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Old 03-30-2016, 06:59 PM   #35
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Ut Oh... are we going to have to debate if he really is retired since he is blogging like MMM


It did not say if Fuego makes money, but it did say the other guy makes $40K which is his expenses... so he is not using his 'stash'...
You guys feel free to debate it amongst yourselves whether we're retired if we make a buck or ten thousand off our blogs. I've got better things to worry about like whether I should carry a mortgage into retirement or pay it off (and do you count a house as an asset?).

For the curious, I made about $30,000 off my blog last year (including an hour or so of consulting/freelancing per week). I posted about once per week. I used to spend a lot more time posting at ER forums than I do on my blog (if that tells you anything!). I don't think I'll make quite that much this year but the year is still young. Our spending was $24,000, so we are in the same position as Jeremy at GoCurryCracker - our spending is approximately covered by blog income.

Now to get to the $400,000 per year that MMM makes... Nah, sounds like work!
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Old 03-30-2016, 08:29 PM   #36
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Motivating and interesting but also brought up a few questions. The biggest one being there was no mention of what was the networth at the time of retirement and what year was that?
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Old 03-30-2016, 09:09 PM   #37
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I don't have a problem with anyone taking advantage of government offered programs.

I just believe that mentioning groceries and cars without giving the whole story is not giving people the entire picture. Now as a private citizen I don't have to tell anybody anything, but if I blogged, I would give people the entire picture.
But if you did that, who would read your blog? It would be like a diet book that admitted that on this diet you will be very hungry forever, or you will stay fat.

Remember the old saw-sell the sizzle, not the steak. It amazes me that the most heavily marketed to people in the world mostly do not seem to get the picture.

Ha
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Old 03-30-2016, 11:07 PM   #38
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You guys feel free to debate it amongst yourselves whether we're retired if we make a buck or ten thousand off our blogs. I've got better things to worry about like whether I should carry a mortgage into retirement or pay it off (and do you count a house as an asset?).



For the curious, I made about $30,000 off my blog last year (including an hour or so of consulting/freelancing per week). I posted about once per week. I used to spend a lot more time posting at ER forums than I do on my blog (if that tells you anything!). I don't think I'll make quite that much this year but the year is still young. Our spending was $24,000, so we are in the same position as Jeremy at GoCurryCracker - our spending is approximately covered by blog income.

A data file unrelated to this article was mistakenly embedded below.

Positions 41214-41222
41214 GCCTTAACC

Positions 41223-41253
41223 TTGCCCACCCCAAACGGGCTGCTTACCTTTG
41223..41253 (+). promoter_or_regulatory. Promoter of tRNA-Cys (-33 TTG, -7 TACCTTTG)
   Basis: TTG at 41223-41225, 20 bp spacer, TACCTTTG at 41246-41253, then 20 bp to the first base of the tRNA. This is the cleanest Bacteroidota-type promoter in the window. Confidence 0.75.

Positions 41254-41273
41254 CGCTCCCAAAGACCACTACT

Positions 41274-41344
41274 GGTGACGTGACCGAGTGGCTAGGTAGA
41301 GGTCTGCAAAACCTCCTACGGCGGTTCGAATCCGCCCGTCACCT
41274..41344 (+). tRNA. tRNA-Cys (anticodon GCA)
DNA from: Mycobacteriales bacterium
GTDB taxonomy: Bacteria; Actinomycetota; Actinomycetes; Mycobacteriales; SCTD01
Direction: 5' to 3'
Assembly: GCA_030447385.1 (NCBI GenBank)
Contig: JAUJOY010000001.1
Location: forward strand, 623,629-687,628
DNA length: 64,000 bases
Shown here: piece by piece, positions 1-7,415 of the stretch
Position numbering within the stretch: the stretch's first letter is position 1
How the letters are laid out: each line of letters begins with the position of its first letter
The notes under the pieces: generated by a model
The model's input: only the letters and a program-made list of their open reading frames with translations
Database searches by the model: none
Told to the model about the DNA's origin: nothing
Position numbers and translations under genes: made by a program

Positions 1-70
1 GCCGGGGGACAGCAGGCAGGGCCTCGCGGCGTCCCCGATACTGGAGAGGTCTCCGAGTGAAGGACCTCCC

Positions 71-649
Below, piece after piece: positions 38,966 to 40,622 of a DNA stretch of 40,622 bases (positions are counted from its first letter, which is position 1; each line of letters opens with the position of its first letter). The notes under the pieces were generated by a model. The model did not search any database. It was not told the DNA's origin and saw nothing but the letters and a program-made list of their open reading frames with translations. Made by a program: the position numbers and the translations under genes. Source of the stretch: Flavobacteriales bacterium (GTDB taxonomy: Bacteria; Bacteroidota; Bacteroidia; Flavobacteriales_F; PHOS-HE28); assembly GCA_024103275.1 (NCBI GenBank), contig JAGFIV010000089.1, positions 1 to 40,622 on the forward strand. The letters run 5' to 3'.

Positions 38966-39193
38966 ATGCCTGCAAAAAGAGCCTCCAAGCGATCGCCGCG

Now to get to the $400,000 per year that MMM makes... Nah, sounds like work!
My only observation would be that reaping 30k a year in blog income , whether it's considered "work" or not does seem like something to gloss over. That amount certainly could be considered a non trivial factor in being "confidently secure in one's early retirement" which in the end is what it's all about.



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Old 03-30-2016, 11:39 PM   #39
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I think it is much easier to retire early and live a frugal and spartan lifestyle than to essentially change careers and begin earning enough money to support the family as a writer with a blog. I don't understand why these articles don't just focus on that, since that is really what Fuego, MMM, etc., etc., have done, and it is much more impressive (and forestalls the valid questions of just how they got "rich" when the numbers don't seem to add up for some of them, not necessarily Fuego)--but hey, good publicity for the blogs at any rate, I guess.
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Old 03-31-2016, 12:36 AM   #40
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I think it is much easier to retire early and live a frugal and spartan lifestyle than to essentially change careers and begin earning enough money to support the family as a writer with a blog. I don't understand why these articles don't just focus on that, since that is really what Fuego, MMM, etc., etc., have done, and it is much more impressive (and forestalls the valid questions of just how they got "rich" when the numbers don't seem to add up for some of them, not necessarily Fuego)--but hey, good publicity for the blogs at any rate, I guess.

The problem people have I think is: have they in fact really "done it" when all the risk their yearly expenses put on their portfolio has been mitigated due to their blog income ? Yes they made the ER leap prior to their newfound blog "riches" but would they be ER-d some years down the road without the extra money ( and peace of mind ) that extra income provides? Suddenly you have <Ricky-Ricardo> got a lotta 'splaining to do ! </Ricky-Ricardo>